In the course of the excavations which have been going forward in the Cathedral of Derry, for the purpose of effecting architectural repairs, a great variety of remains connected with the siege of 1688-89 were discovered by the workmen employed. In addition to some coins of James II, and William III., a large quantity of human bones were turned out, evidently those of parties who had been buried inside the edifice during and after the siege. The graves of Baker and Browning were uncovered, but closed up again, and several other coffins were found, particularly one, bearing on its centre the letters "M. S.," and beneath this inscription a representation of a human heart with four darts striking out from it in a diagonal position. Below this point were the figures 1729 formed of round topped brass nails, and the whole quite distinct. Numerous other remains were disinterred, and carried out into the Churchyard to the place known as the stranger's burying ground, where they have been lying ever since exposed to public view, and are, it is said, to be re-interred in this undistinguished locality, -- Other reports, which we forbear to notice, are in circulation, and public feeling has been a good deal excited by the more than un-ceremonious manner in which these memorials of the defenders of Derry have been treated by the parties in temporary charge of the Cathedral, of course under the superintendence of the ecclesiastical "powers that be." It is an extraordinary fatality which brings these dignitaries into incessant collision in reference to the memories of the historic past; and, from an advertisement published in our present number, it appears that the Apprentice Boys are determined that the matter shall not be allowed to pass without suitable animadversion. Though Protestants do not venerate relics, they will not tolerate their wanton desecration, and we must add, that human nature itself universally suggests the duty of showing proper respect for the remains of the illustrious dead especially. The individuals whose bones have been tossed out into the common graveyard, would not have been honoured with resting-places inside the Church had they not entitled themselves by virtue or by valour to this special distinction, and it is not endurable that after the lapse of considerably more than a century and a half -- in fact nearly a century and three quarters, the bones of these patriotic heroes should be tumbled out to the degradation of an ass's burial. The authorities, we hope, will think better of the matter, and will order these remains to be transferred back to their original sanctuary. If this is not gracefully done at once, the Apprentice Boys, and, if need be, the Parishioners as a body will take up the subject with a promptitude and an energy admitting of no evasion.
We may state, in addition, that yesterday (Wednesday) the Church-Wardens -- George Skipton, Esq., J.P., and Anthony Babington, Esq., J.P. - visited the spot on which the remains alluded to have been thrown out, and the scene which presented itself, we have been assured, was far more revolting than anything which could have been anticipated beforehand. Not only have these venerable remains of the defenders of Derry been tossed into the strangers' burying-ground, as stated above, but heaps of the same human earth filled with skulls and bones have been converted into materials for a common roadway several feet deep, and were a heavy shower of rain to fall, these bones would be exposed to the public gaze, to the disgust of every feeling spectator! The Church-Wardens, we are informed, came to the resolution that they have no legal power to interfere; but they non-officially requested the contractor not to permit the removal of any more human remains from the Cathedral. This arrangement, however, is all a nullity, as the work of excavation has been finished, and no more desecration can therefore be effected. In regard to the power of Church-Wardens, we may remark that, according to a high, legal authority, (Holdsworth's "Handy-book of Parish Law," pag. 21,) no corpse, once buried, can be legally taken up, in order to be deposited in another place, without a license from the Bishop;" and we beg to ask for information -- has the Lord Bishop of Derry really granted a license for this purpose? If he has not, then some party or parties must be held responsible for what has occurred; if this lordship has granted the required sanction, the question is clearly between the Bishop and the public opinion of Derry.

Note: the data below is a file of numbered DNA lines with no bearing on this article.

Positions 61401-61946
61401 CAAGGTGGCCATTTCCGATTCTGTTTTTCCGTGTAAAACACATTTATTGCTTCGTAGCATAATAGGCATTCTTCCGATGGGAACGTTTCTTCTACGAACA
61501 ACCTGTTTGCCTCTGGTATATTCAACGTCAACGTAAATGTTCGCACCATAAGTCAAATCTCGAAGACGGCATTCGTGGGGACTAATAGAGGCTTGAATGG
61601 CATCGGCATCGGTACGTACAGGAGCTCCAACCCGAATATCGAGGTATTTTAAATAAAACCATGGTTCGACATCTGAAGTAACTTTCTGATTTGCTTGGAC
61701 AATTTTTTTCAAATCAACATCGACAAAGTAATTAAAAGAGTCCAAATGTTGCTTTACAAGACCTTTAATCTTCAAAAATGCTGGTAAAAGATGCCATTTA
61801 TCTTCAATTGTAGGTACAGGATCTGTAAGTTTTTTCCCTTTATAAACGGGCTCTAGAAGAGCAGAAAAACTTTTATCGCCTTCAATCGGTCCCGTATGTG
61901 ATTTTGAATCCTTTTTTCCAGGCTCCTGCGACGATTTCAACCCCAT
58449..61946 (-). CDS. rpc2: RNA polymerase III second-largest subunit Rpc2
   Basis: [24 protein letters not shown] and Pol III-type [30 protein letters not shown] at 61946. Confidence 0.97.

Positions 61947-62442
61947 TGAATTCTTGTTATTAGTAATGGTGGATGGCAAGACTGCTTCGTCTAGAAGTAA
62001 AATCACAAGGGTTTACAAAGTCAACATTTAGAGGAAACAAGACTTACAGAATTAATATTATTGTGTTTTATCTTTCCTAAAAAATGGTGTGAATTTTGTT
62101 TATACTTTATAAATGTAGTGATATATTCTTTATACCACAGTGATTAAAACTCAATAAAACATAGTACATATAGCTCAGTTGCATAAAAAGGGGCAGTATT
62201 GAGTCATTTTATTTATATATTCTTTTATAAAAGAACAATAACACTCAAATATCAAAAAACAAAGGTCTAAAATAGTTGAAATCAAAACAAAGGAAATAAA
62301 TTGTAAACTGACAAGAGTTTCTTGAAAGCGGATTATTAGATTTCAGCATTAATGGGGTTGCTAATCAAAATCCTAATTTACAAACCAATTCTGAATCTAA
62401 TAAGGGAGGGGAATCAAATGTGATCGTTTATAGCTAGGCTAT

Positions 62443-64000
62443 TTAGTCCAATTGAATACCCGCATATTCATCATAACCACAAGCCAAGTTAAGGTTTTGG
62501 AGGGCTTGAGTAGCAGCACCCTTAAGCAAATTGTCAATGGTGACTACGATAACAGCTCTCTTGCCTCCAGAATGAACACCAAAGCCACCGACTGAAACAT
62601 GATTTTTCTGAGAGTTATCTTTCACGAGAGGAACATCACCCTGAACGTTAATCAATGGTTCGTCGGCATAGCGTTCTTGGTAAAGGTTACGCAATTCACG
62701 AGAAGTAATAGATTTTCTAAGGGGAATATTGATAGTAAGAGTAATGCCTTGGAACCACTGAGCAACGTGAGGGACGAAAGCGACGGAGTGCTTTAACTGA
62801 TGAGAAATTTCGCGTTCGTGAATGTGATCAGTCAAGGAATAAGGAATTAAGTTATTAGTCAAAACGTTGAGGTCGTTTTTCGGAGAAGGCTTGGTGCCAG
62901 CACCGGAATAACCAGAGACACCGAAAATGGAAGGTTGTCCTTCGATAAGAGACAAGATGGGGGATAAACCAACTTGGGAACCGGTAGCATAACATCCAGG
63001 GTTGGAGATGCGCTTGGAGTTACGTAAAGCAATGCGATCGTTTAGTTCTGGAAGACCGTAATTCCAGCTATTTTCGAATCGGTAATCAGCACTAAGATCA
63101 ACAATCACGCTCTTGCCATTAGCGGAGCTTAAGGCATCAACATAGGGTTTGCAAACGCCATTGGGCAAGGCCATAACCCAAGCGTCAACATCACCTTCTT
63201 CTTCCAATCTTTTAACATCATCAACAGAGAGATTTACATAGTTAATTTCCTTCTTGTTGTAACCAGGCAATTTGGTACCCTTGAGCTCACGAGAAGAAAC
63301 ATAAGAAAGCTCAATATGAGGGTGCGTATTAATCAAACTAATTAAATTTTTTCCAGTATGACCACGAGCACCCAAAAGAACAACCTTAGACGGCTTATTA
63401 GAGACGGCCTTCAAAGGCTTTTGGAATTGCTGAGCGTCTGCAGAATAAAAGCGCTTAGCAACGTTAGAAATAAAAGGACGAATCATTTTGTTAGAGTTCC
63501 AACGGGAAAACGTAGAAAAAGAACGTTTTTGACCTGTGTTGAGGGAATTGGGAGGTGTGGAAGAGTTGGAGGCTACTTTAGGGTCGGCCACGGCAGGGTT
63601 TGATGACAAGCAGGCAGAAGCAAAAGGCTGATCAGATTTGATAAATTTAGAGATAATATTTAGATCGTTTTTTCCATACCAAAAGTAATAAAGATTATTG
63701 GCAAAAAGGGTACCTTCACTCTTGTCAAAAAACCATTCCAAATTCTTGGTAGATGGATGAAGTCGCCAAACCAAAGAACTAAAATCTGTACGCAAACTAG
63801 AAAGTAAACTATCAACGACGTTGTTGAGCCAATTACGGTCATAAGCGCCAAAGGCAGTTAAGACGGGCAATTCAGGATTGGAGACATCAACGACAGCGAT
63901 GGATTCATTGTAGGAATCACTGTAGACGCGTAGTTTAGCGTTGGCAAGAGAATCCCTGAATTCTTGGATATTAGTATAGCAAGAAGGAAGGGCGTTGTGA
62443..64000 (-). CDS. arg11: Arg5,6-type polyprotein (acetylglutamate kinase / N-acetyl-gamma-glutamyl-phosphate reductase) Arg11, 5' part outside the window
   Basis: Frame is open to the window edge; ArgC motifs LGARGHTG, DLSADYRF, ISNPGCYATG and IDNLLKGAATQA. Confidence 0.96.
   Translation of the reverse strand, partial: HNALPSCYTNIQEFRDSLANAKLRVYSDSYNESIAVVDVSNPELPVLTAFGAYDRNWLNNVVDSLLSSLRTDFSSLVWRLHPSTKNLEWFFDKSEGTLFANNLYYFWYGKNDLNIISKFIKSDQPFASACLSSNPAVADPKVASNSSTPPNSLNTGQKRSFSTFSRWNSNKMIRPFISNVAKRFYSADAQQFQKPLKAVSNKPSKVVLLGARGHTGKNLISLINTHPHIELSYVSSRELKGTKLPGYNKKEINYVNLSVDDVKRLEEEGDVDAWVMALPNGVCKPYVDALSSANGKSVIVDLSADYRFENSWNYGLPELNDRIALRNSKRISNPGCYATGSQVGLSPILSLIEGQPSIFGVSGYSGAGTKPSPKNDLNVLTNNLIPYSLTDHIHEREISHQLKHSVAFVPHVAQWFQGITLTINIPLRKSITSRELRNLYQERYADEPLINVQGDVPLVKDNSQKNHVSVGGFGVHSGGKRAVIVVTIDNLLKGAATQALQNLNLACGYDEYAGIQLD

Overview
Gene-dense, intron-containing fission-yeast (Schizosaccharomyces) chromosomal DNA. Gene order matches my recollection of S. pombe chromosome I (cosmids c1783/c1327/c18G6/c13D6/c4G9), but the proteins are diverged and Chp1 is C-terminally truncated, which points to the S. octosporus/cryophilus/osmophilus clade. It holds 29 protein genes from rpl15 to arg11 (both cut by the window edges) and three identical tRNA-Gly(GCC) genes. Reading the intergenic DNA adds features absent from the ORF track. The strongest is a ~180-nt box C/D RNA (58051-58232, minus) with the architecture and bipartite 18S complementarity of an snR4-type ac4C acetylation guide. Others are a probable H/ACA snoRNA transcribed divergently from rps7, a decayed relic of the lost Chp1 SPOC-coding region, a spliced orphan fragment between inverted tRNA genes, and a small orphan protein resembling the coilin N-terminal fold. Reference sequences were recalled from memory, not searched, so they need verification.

In contrast to the disgraceful proceedings above mentioned, we may state a historic fact of some value at the present time. The First Presbyterian Church in Derry, and its connected premises, are built upon a polot of groudn which, at the time of the siege, was a common burying-ground for those who fell in defence of the city. When excavations were made for building purposes, immense quantities of bones and skulls, many of them perforated with gun bullets, were dug up; but instead of making roads or tramways of these historic relics, our Presbyterian people had them carefully gathered up and buried with all due honours in the centre of the new buildings then in course of erection! Here is a contrast to be marked, learned and inwardly digested by all whom it may concern; but as the matter cannot and will not be suffered to rest in its present unsatisfactory state, we withhold, in the meantime, a variety of other statements and observations which we had intended to offer on this subject. It is, we believe, a matter of historic record, that several Bishops have been buried inside the Cathedral, and the indignities to which their bodies, amongst the rest, have been probably subjected, constitute an impressive illustration of the "inglorious uses" to which, in the vicissitudes of human experience, even lofty dignitaries of the Church may eventually come.
See Residents at the Siege of Londonderry 1689 for the names of some of the Defenders of Derry